Disney and DreamWorks are reported to be splitting up

Spielberg can take his talents anywhere.
Spielberg can take his talents anywhere.
Image: AP/Manuel Balce Ceneta (file photo)
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DreamWorks Studios, the production company co-founded by Steven Spielberg, has distributed its films through the Walt Disney Company since 2009. According to The Hollywood Reporter, the partnership is coming to a close next year, and Spielberg is in talks to take DreamWorks to Universal Studios.

This has not been confirmed by any of the parties involved. But unnamed sources tell The Hollywood Reporter that the last DreamWorks movie of Disney’s will be The BFG, which is based on a Roald Dahl book, co-financed by Disney, and directed by Spielberg. It’s set to premiere on July 1, 2016.

The DreamWorks-Disney distribution deal came to fruition in early 2009, only after a DreamWorks-Universal distribution deal, which had been announced four months earlier, fell apart. At the time, DreamWorks films were distributed by Paramount Pictures.

According to The Hollywood Reporter, Spielberg has maintained offices at Universal Studios throughout recent years. The legendary director was an executive producer on Universal’s Jurassic World, and is “essential” to the future of the Jurassic franchise—as well possible reboots of his classic hits Jaws and Back to the Future. (Both are Universal franchises.)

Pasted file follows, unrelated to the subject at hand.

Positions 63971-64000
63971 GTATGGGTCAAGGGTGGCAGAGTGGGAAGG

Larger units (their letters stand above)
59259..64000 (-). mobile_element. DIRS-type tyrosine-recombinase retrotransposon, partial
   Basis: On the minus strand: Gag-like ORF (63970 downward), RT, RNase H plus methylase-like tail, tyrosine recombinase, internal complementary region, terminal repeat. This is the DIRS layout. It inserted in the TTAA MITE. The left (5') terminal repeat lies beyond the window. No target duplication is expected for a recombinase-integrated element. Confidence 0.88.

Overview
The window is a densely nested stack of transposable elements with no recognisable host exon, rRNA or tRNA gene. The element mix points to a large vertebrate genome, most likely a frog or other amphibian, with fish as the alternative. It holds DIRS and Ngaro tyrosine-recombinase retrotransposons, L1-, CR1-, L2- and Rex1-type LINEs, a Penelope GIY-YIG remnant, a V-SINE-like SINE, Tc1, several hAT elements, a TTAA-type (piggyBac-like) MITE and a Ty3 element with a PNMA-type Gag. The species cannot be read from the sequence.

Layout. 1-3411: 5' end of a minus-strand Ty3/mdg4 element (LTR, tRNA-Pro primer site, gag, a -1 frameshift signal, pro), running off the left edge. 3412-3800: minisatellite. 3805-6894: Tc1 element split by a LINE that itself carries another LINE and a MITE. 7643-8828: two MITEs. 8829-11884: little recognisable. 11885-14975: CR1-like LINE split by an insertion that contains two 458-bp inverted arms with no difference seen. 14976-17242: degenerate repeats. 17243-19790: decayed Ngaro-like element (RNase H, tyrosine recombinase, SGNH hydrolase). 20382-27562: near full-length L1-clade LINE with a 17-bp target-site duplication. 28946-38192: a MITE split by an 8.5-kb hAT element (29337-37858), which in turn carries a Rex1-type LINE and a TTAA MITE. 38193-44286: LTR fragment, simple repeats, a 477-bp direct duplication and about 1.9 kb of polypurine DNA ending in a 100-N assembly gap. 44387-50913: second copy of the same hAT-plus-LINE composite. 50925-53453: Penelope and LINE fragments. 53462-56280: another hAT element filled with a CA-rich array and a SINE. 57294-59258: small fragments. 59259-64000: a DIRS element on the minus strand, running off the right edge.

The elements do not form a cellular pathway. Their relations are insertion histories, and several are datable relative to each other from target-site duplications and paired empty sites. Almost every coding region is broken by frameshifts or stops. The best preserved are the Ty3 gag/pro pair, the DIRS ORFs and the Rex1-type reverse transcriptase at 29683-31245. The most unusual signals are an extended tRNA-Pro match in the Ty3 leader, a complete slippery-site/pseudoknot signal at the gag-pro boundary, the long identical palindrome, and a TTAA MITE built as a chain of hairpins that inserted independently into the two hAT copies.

DreamWorks Studios, which operates apart from DreamWorks Animation, has needed financing help from outside companies throughout its partnership with Disney. And as The Hollywood Reporter notes, the relationship hasn’t been an entirely smooth one:

Sources say the DreamWorks team felt something of a strain from the start because its deal was negotiated with Dick Cook, then chairman of the studio, with the understanding that Disney would invest in DreamWorks’ films and invite DreamWorks to participate in some of its projects. But soon after the deal was made, Cook was ousted and Disney CEO Bob Iger set a strategy of fully financing Disney movies.

Representatives of Universal Studios, Walt Disney, and DreamWorks were not immediately available to comment on the report, but Quartz will update this post as warranted.